Yukon North Of Ordinary

News archive for January 14, 2014

Inquest into women’s deaths is delayed

The coroner’s inquest to investigate the deaths of Teresa Scheunert and Mary Johnny has been postponed.

By Ainslie Cruickshank on January 14, 2014 at 2:56 pm

The coroner’s inquest to investigate the deaths of Teresa Scheunert and Mary Johnny has been postponed.

Kirsten Macdonald, Yukon’s chief coroner, said today the inquest has been delayed to allow those who have applied for standing more time to prepare, and have a better opportunity to participate in all pre-inquest meetings.

Both the Yukon Hospital Corp. and the physicians involved from Watson Lake have applied for standing, Macdonald told the Star.

The inquest will now tentatively take place in the early summer, rather than the March 24-April 2 time slot originally planned for, the coroner said.

Macdonald also announced that she will not preside over the inquest. Instead, she is searching for another coroner to preside in her stead.

The coroner explained today that her decision stemmed from concerns raised by members of Schuenert’s family and the NDP who questioned Macdonald’s ability to preside independently over the inquest.

Concerns were raised in October 2013 after the family publicly released an initial coroner’s report regarding Scheunert’s death that was retracted hours later. Macdonald has said there were errors in the report which needed to be corrected.

Wanda Zimmerman, Scheunert’s sister, said this morning she remains firm in her belief that the death of her sister deserves a full public inquiry presided over by a judge.

“There may not be just one or two interests or issues, it may well represent an actual endemic system issue,” she explained.

Zimmerman also said she would have preferred that the inquest was dealt with earlier.

She pointed to the family’s financial concerns, noting that moving the inquest to the summer months would likely increase the cost of travel and accommodation as the summer is a peak tourism time for the territory. Scheunert’s family will be traveling in from Outside for the inquest.

The whole process is cost prohibitive for the families, Zimmerman continued, highlighting the cost of hiring a lawyer and the difficulty of preparing a submission and conduct cross examination without one – issues not faced by the hospital corporation.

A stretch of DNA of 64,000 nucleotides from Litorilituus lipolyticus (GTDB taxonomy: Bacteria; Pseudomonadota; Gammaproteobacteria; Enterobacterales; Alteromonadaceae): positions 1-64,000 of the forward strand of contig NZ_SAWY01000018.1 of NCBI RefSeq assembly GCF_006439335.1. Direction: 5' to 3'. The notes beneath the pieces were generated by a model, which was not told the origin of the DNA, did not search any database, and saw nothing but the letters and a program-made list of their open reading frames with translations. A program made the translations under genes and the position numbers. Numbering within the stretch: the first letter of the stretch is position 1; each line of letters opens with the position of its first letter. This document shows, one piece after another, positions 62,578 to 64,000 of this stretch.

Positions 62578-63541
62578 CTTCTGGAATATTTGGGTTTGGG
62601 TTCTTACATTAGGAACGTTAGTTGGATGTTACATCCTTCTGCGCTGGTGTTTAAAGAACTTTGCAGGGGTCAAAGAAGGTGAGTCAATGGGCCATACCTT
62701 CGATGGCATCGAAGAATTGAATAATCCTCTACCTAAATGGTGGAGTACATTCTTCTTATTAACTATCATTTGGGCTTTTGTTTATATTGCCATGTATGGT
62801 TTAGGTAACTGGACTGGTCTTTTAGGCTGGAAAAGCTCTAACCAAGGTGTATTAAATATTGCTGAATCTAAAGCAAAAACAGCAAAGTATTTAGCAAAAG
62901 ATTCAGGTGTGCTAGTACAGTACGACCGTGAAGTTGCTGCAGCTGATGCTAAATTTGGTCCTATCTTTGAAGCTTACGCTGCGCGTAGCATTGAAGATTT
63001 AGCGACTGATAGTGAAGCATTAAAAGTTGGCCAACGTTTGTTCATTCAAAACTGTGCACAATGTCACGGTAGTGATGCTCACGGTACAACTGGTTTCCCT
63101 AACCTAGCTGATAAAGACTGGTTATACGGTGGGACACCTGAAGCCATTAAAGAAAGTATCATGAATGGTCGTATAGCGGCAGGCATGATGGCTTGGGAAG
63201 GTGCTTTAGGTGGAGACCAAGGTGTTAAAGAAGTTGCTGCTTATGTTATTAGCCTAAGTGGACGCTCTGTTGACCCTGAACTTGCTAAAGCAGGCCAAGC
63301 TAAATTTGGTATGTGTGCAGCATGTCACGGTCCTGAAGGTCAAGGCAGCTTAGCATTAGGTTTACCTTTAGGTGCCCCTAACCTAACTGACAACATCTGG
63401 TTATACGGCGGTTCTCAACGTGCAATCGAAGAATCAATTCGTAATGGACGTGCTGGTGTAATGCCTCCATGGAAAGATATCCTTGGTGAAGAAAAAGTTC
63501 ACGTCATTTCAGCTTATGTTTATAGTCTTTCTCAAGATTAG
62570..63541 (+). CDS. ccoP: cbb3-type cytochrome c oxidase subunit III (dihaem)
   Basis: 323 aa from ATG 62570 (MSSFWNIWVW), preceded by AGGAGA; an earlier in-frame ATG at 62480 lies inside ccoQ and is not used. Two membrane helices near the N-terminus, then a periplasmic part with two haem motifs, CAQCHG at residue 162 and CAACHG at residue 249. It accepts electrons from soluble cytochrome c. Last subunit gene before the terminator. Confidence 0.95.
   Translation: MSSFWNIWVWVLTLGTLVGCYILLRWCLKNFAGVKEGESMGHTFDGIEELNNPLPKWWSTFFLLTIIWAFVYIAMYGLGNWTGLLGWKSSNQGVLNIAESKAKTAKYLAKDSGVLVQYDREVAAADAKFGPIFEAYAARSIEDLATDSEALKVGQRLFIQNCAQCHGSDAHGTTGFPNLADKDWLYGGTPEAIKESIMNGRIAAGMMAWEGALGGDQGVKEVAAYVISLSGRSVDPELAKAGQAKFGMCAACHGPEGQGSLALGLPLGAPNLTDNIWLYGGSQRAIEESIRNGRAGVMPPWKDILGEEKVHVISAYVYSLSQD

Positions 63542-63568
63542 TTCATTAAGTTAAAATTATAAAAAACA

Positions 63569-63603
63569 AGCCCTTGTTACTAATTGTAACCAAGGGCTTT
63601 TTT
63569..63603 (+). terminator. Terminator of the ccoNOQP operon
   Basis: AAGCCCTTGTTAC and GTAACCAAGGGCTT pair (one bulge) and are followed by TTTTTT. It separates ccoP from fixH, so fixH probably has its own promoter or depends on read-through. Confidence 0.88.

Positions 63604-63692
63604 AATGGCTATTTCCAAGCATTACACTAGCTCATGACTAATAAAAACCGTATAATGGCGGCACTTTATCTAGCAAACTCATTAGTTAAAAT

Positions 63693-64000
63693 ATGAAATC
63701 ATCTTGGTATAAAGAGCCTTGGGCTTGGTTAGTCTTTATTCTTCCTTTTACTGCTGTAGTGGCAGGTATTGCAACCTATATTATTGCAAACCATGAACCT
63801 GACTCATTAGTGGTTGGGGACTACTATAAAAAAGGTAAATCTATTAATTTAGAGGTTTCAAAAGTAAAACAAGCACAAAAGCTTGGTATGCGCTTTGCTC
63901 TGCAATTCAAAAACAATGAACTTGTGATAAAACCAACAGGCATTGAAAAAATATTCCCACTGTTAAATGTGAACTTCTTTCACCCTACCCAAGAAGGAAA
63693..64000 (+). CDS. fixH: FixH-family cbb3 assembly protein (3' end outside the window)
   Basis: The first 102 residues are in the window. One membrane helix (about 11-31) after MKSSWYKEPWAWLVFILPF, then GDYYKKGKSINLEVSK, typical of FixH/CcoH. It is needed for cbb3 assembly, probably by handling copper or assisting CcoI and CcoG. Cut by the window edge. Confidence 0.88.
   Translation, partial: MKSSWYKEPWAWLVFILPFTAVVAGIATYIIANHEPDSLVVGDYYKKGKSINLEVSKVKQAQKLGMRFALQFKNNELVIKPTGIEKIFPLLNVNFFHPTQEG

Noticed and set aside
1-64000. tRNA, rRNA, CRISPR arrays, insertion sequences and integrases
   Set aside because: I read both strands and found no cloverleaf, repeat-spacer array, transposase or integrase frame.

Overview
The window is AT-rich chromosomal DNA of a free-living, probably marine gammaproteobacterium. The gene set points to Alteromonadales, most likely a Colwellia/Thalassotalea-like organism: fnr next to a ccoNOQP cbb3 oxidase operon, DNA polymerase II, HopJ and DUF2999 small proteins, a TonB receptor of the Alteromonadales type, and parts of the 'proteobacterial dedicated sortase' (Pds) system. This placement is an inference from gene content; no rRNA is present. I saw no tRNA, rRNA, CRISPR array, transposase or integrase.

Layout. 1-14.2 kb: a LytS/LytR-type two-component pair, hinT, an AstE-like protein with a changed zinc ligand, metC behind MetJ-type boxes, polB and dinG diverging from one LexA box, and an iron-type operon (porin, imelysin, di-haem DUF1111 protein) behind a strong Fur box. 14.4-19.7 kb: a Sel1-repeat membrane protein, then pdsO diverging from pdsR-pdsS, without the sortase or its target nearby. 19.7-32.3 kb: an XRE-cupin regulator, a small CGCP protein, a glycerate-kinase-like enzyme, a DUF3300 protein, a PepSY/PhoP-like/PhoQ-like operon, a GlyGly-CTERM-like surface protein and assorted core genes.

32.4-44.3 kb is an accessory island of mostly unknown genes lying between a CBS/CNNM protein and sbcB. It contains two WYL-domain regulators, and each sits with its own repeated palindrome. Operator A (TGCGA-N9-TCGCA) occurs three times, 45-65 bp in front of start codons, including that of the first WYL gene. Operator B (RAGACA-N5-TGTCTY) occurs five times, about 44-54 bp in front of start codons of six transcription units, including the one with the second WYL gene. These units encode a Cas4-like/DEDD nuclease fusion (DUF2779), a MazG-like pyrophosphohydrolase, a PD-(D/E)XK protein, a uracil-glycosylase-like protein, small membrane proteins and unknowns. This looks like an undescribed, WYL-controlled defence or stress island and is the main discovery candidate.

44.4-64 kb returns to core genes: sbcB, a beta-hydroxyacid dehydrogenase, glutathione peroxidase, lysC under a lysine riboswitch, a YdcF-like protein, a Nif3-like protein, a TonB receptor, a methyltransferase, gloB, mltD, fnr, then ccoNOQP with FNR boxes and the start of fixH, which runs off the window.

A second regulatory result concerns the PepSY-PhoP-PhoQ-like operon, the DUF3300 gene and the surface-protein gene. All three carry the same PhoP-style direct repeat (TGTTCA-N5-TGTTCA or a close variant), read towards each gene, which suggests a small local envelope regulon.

There’s a legal imbalance, she said.

Zimmerman would like the government to offer better support to the families of Scheunert and Johnny, both in securing legal representation and managing the travel costs.

It’s no fault of the families that their loved ones died after care at the Watson Lake hospital, she noted, adding that as she understands it witnesses called to testify during the inquest receive funding to cover their travel and accommodation costs.

Both Scheunert and Johnny died after treatment at the Watson Lake Hospital in the summer of 2012.

Johnny died of a bowel obstruction at the age of 60 in August 2012.

She had been misdiagnosed at the Watson Lake Hospital. By the time she was transferred to Whitehorse General Hospital, she was in severe shock and her organs were failing.

Scheunert, 47, died in June 2012.

The coroner’s report found she had died from a toxic mix of medication, as indicated by the forensic pathology report.

That finding was challenged by an external patient safety review commissioned by the hospital corporation, which suggested Scheunert more likely died from obstructive sleep apnea, a disorder which causes stops and starts in breathing during sleep.

By Ainslie Cruickshank
Star Reporter

CommentsAdd a comment

Outoftowner

Jan 14, 2014 at 11:55 pm

People died and it takes a full inquest to get some answers from Yukon Health. Can you now see the scope of stonewalling we get in the communities when we even question some of community nursing station’s practices. Yeah! You get it!

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